Like the 1995 Salvage Rider, the Daines amendment would exempt logging from the National Environmental Policy Act. Luckily, the full Senate made some changes to this amendment, including taking out the provision exempting logging projects from “any other applicable law,” but the version it did pass still precludes the resulting timber sales from administrative review, and it curtails the courts from stopping damaging timber sales. The Daines amendment has no expiration date and makes any environmental analysis of those timber sales completely optional.
The Senate left Daines’ second amendment unchanged, and it would create yet another categorical exclusion—actions exempt from detailed environmental analysis—allowing the Forest Service and Bureau of Land Management to log and clear up to 3,000 acres at a time to establish “fuel breaks,” a completely unnecessary provision given both agencies already have numerous categorical exclusion provisions in its regulations under the guise of reducing wildfires. Additionally, Congress expanded the 2003 Healthy Forest Restoration Act several times adding more categorical exclusion allowances, one of which authorizes logging across 3,000 acres. Not only is Daines’ new provision unnecessary, it further erodes environmental safeguards meant to protect public lands and nearby communities.
Years of wildfire rhetoric, frightening images, and claims that we can control wind-driven, climate-exacerbated fires have led to a collective amnesia, paving the way for these terrible amendments. Instead of playing politics and stoking public fear to suspend environmental safeguards for more resource exploitation, lawmakers must tackle the main driver of wildfires—the climate crisis. No amount of logging, thinning or other “forest management” is going to stop the unprecedented drought and extreme temperatures gripping the American West. As the bipartisan infrastructure deal works its way through Congress, lawmakers must act to strip the dangerous Daines amendments from the package and carefully guard against similar measures from reaching President Biden’s desk. Please take action today.
A federal judge has issued a win to WildEarth Guardians and our partners—rejecting crucial aspects of the Flathead National Forest’s revised forest plan that would have paved the way for increased road building and logging on the forest in northwest Montana.
This is a major victory for federally threatened grizzly bears and bull trout, whose population numbers had benefited from the prior forest plan’s more protective road management requirements.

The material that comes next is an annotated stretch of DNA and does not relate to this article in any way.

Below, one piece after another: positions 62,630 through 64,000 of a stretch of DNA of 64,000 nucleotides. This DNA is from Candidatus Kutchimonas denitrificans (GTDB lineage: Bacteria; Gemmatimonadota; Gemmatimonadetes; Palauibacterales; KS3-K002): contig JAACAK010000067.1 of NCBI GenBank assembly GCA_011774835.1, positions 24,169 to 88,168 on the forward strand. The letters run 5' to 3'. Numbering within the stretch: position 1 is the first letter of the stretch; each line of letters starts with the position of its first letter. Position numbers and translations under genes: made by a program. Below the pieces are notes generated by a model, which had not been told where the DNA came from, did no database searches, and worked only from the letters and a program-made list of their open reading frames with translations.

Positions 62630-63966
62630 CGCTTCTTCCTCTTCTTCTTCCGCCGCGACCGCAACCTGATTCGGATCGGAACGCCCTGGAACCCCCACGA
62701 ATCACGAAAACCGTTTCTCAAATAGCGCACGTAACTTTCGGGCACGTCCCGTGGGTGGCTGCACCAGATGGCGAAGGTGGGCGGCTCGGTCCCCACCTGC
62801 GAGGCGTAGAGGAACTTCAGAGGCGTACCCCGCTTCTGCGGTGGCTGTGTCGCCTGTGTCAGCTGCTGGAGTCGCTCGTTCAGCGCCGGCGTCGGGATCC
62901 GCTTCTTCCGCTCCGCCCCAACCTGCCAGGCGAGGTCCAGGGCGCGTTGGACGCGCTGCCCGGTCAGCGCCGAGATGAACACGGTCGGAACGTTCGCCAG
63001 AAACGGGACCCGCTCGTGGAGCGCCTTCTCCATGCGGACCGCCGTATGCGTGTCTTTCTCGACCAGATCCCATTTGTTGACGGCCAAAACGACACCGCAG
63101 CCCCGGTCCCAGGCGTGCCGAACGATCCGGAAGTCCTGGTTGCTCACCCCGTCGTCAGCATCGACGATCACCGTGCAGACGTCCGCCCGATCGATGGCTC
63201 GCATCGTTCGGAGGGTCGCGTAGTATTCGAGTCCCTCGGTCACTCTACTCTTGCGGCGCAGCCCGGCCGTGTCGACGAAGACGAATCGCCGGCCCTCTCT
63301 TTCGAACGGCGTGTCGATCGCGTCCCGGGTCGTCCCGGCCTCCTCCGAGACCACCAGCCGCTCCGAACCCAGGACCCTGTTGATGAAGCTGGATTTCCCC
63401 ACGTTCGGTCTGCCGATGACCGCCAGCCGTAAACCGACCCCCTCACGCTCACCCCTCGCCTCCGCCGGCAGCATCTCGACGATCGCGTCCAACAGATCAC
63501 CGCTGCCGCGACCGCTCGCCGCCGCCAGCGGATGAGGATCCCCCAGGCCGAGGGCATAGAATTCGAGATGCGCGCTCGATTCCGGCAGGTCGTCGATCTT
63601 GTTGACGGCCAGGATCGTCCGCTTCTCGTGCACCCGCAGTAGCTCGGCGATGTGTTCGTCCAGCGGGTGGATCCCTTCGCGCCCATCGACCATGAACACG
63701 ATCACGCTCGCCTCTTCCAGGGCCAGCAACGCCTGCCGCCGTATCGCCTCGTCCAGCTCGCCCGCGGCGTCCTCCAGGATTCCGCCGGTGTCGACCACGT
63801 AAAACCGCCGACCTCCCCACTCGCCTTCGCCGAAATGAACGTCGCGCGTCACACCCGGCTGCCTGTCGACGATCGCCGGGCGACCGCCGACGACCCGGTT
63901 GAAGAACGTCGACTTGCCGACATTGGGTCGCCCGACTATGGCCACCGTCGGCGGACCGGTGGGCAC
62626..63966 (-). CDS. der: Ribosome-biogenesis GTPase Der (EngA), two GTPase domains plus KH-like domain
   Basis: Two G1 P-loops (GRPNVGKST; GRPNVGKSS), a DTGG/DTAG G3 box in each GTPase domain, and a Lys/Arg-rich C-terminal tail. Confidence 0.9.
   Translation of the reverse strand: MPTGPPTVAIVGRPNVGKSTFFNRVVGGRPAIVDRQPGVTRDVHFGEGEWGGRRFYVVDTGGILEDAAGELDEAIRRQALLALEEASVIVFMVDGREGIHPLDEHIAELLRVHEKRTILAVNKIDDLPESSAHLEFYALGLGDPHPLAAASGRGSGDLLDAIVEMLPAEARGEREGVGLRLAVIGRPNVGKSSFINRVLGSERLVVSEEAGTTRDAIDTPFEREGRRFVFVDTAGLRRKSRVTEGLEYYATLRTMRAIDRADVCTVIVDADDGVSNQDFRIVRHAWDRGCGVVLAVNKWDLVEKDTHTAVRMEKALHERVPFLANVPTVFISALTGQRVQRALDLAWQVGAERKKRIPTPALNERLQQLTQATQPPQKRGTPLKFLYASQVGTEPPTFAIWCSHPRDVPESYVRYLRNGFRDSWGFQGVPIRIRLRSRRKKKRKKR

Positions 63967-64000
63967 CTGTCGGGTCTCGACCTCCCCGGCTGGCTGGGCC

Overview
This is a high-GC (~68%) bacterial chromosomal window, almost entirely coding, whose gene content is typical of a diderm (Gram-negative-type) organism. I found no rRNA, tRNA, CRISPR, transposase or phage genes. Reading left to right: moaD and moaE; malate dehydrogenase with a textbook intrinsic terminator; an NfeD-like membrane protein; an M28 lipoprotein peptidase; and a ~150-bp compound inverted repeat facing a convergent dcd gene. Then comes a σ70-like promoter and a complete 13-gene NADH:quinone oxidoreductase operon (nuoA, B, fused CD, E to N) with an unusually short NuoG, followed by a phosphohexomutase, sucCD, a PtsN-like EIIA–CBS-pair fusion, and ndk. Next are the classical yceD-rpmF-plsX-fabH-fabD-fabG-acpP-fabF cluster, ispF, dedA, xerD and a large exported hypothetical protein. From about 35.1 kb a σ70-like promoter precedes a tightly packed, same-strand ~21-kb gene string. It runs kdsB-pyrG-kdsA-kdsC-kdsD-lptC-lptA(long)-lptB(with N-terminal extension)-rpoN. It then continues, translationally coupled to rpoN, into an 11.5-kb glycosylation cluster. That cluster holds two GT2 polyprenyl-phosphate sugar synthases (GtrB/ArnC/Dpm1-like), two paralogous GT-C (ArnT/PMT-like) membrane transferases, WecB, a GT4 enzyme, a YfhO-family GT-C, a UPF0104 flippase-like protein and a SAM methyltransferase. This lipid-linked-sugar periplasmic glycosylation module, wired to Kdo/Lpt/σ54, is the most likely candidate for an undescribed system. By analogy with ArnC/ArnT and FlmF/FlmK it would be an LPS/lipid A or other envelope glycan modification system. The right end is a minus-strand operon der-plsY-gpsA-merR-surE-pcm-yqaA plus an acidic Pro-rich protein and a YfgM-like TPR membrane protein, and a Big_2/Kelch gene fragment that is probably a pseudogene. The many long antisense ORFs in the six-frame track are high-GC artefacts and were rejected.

The lawsuit challenged the Forest Service’s decision to abandon key road management requirements despite them being more protective of wildlife habitat and supported by best available science. Exiting the courthouse after oral arguments, I felt cautiously optimistic about Guardians’ chances of success. Thankfully, my gut feeling was spot on.
The judge held the U.S. Fish and Wildlife Service’s biological opinion for the U.S. Forest Service’s revised forest plan failed to justify or explain the weakening of protections for grizzly bears and bull trout, in violation of the Endangered Species Act (ESA). The court also rejected the Forest Service’s reliance on the flawed biological opinion.
This win is likely to have even broader implications beyond the Flathead. The judge ruled that the agencies must consider impacts of the revised plan to the entire grizzly bear population in the lower-48 states, not just the smaller disparate population on the Flathead. The goal under the ESA is survival and recovery of all six grizzly bear ecosystems to ensure, among other things, long-term genetic diversity.
But the fight is not over yet. We are continuing to diligently track the federal agencies’ actions in response to the court order to ensure this legal win equates to real on-the-ground results for grizzly bears and bull trout. Your support is crucial for Guardians to see the work through for the benefit of grizzly bears and bull trout.
It feels good to win.
WildEarth Guardians, Northwest Environmental Defense Center, Native Fish Society, Advocates for the West, our experts, tribes, and agency biologists have said all along: the U.S. Army Corps of Engineers is failing to save Upper Willamette River wild spring Chinook salmon and winter steelhead from extinction.
And now a federal judge unequivocally agrees and demands action.
In a strongly worded order issued on July 15, 2021, Judge Marco Hernández declared “the Corps has fought tooth and nail to resist implementing interim fish passage and water quality measures that it was supposed to begin implementing a decade ago” and stated “the Court has no patience for further delay or obfuscation in this matter.”
Now the Corps is on the hook—no pun intended—to implement twenty actions with specific deadlines at multiple dams throughout the Willamette River basin. Most of these actions imposed by the Court were requested by Guardians and our coalition.
No more excuses from the Corps!